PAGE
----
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96 chapter eight ConClusions A small group of modelers met in Florida in late 2004 to share experiences about a dozen statewide models (Giaimo and Schiffer 2005). Although they did not review every statewide model that existed then, those discussed were the most actively used. Today most states have a statewide model, and several more are in development. A significant amount of applied research has been carried out, a TRB subcommittee devoted to the topic has emerged, and a great deal of data have become available that reduce the burden of building and using such models. A definitive practice has yet to evolve, but this more reflects the diversity of uses and scale at which such models are applied, rather than lack of scientific consensus or broad experience with them. In a sense, the diversity of these models has been their strength, as it has allowed different approaches to be tested in practice, which in turn has guided the development of new data, methods, and platforms for statewide modeling. The diversity of approaches described in this report also poses challenges, particularly for states uncertain about next steps they would take, or the costs and benefits associated with doing so. Data on long-distance travel remain almost non-existent, precluding the ability to model such flows with confidence or understand their impact upon state and local transportation systems. This is especially so with freight and commercial vehicle data. Thus, progress with such models at all levels has lagged behind that of person travel demand modeling and forecasting. There is a significant gap between simple freight models based upon borrowed or synthetic data and more sophisticated models based upon robust local data. A major investment would be required to bridge the gap, even with the greatly increased availability of federal commodity flow data and experiences with advanced freight models elsewhere. This represents an obstacle for many states, for understanding and modeling freight is very important to most agencies, and the top motivation for statewide modeling for some. The focus on freight may increase further under the FAST Act. The challenges are even larger when considering megaregion models. They share the same tech- nical challenges faced by statewide models, as well as heavy computational and data burdens. Most megaregions encompass several metropolitan areas, each with travel models that have long run times. Part of the challenge of megaregional modeling is reconciling the data and making trade- offs between model features and tractability. There are also financial challenges, for data collection across such a large area and in diverse markets can be costly, and in some cases, prohibitively so. Finally, there are unique political challenges associated with such models. There is often no agency with the mandate or resources required to apply and maintain such a model, or integrate it into plan- ning within the megaregion. It is encouraging to note that considerable progress has been made with statewide models despite the challenges mentioned above. A wide variety of uses were reported, with most used to evaluate travel between or outside of urban areas, long-distance travel, freight, and to better represent visitor and external travel in urban models. Many early statewide models were developed to address one or two issues. They have scaled to address a wider range of them, and emerging methods and data will enhance both the range of issues that can be evaluated with such models, as well as the levels of resolution. How statewide models advance over the next decade will be shaped by decisions made outside of the states. Big data has the potential to radically change how models are built and used. How these data are shaped by vendors that assemble and resell them, at what levels of resolution, and at what price point are unsettled at this writing. Perhaps even more influential will be decisions about investments in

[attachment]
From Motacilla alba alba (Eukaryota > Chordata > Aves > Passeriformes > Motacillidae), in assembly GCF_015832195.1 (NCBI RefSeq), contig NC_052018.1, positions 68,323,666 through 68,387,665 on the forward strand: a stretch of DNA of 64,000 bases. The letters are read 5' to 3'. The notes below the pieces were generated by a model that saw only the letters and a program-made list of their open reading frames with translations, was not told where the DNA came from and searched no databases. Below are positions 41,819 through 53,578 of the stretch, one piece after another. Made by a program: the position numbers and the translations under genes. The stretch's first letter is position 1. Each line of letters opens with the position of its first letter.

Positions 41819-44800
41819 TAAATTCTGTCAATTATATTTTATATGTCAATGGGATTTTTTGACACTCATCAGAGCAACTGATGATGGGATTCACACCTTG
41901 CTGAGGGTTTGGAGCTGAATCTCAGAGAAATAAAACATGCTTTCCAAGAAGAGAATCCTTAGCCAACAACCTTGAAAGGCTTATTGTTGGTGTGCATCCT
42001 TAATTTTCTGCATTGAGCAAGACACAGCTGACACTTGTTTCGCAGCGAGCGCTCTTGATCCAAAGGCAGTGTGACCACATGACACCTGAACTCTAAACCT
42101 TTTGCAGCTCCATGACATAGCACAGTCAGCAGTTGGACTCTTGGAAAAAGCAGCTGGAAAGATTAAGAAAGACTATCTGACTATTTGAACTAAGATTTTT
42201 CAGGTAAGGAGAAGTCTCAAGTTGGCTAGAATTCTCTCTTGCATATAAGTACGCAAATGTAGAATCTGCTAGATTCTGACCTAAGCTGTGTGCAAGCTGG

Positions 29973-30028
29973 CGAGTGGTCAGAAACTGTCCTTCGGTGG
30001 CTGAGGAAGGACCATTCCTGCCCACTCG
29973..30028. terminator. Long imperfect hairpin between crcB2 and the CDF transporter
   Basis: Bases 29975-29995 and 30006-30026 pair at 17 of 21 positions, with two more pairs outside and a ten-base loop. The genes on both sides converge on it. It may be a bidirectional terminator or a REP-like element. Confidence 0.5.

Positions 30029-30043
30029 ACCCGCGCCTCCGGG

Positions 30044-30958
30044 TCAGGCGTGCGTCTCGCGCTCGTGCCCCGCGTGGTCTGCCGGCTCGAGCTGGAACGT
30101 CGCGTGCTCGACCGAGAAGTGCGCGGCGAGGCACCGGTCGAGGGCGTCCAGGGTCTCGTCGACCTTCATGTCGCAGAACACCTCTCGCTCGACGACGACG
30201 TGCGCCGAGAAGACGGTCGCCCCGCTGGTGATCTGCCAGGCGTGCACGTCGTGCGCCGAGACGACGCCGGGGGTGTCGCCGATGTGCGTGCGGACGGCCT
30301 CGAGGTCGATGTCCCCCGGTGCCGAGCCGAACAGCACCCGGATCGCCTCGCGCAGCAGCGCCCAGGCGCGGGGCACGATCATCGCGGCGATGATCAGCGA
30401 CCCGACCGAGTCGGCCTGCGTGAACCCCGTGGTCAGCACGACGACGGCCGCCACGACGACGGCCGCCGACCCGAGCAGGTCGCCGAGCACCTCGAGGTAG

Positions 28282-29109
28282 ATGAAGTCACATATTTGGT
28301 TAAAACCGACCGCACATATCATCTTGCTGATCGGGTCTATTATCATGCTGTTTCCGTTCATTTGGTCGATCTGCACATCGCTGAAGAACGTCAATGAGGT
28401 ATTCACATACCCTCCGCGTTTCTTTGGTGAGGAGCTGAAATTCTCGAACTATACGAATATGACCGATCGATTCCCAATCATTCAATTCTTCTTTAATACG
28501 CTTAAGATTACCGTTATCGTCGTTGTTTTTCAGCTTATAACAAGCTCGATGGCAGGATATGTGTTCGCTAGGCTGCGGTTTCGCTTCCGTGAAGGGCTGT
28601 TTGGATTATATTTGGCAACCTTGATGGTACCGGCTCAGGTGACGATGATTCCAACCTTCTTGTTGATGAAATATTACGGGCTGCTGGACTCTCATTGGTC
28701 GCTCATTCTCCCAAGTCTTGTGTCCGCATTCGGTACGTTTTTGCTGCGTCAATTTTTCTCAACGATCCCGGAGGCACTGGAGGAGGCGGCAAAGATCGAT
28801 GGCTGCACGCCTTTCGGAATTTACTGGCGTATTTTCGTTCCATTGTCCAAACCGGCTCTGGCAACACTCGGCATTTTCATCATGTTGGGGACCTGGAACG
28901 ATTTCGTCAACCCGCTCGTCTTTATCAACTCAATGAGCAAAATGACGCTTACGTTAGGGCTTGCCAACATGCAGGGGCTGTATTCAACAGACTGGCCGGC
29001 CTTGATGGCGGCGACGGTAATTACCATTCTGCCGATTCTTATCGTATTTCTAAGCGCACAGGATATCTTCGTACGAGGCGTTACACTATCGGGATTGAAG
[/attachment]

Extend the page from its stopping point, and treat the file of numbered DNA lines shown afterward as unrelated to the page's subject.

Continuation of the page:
97 national person and freight travel data and models made by the federal government. A national model of person long-distance travel has been designed for FHWA, but its future is uncertain at this writ- ing. A comparable behavioral freight model is still in the exploratory research phase. The availability of either of these models could improve the data available to statewide modelers and, if designed to accommodate such, policy-sensitive models that augment, if not replace altogether, such models that each state currently develops separately. How states, working singly or together, can develop interim solutions that anticipate the capabilities of national models remains an unexplored but fertile avenue for development. There is limited evidence of parallel progress in megaregional models. Only one prototype has been completed, now dormant, and it is unknown if others are being considered. Several ad hoc multi-state models have been developed over the past decade that mimic megaregion models, such as the five- state model used to evaluate interstate passenger rail corridors in Texas and surrounding states and the ongoing fusion of five statewide models to study the Appalachian Highway System. However, they were built for specific projects, with no expectation of further use. There may be missed opportunities for states to collaborate on data collection, especially for highly expensive statewide household and establishment travel surveys. Although maybe not as compelling for the larger states, there are several regions where smaller states could cooperate to obtain much better data than any of them could afford on their own. A similar case might be made for multi-state models, especially when their travel mar- kets are tightly coupled, or where metropolitan areas near their shared borders create market areas that transcend state boundaries. It is not clear how progress in these areas might be motivated, or how funds can be pooled to make the value proposition appealing to the states involved. Although there are many data and methodological challenges, a more serious challenge is the shortage of well-qualified staff, which appears to be an issue affecting almost all public agencies. However, the more rigid pay scales and requirements for engineering licensure to advance in most state DOTs makes the necessary talent much harder to recruit and retain. This is perhaps an even bigger issue in predominately rural states, where statewide modelers also develop travel forecasts for smaller urban areas lacking such staff. Some states have been able to keep a small number of highly qualified modelers, but often the strongest modelers have sought careers outside of state agencies. Many states have increased their reliance on consultants to fill the in-house staffing gap, with some even preferring outsourcing because of shrinking budgets and positions. In the short term this benefits the agency, for it gains instant access to expertise that would take years to develop and can quickly match staffing to current requirements. However, such practices are counter-productive in the long term, for much of the expertise and staff bandwidth required to use and maintain the models are lost when the contract ends or lapses. Even the best data and models cannot overcome the loss or lack of staff with the knowledge and experience required to creatively and competently apply them. To the extent that this problem lingers, it represents as big an impediment to further progress with statewide models as the other factors cited earlier. None of these issues are insurmountable, and some perhaps can be easily tackled. It is useful to consider the challenges faced a decade ago, and the progress made since. Miller (2004) wrote a critique of intercity travel models around the same time the practitioners mentioned previously were meeting in Florida. His review focused upon several intercity rail forecasts under review at that time, but the weaknesses he exposed applied equally well to statewide models. His call for improved data, increased model disaggregation, deeper consideration of access and egress modes for intercity travel, and advancements in model structure and specification are all better addressed in most state- wide models today, and much more so in those used to evaluate proposed high-speed rail (HSR) systems. Some models have been rebuilt from scratch, as he suggested, while others have improved significantly in their ability to meet the information needs of their sponsors. With big data likely to fill long-standing data gaps, and progress in autonomous vehicles and mobility services providing renewed focus, the next review of statewide models will likely document larger strides than those described in this report.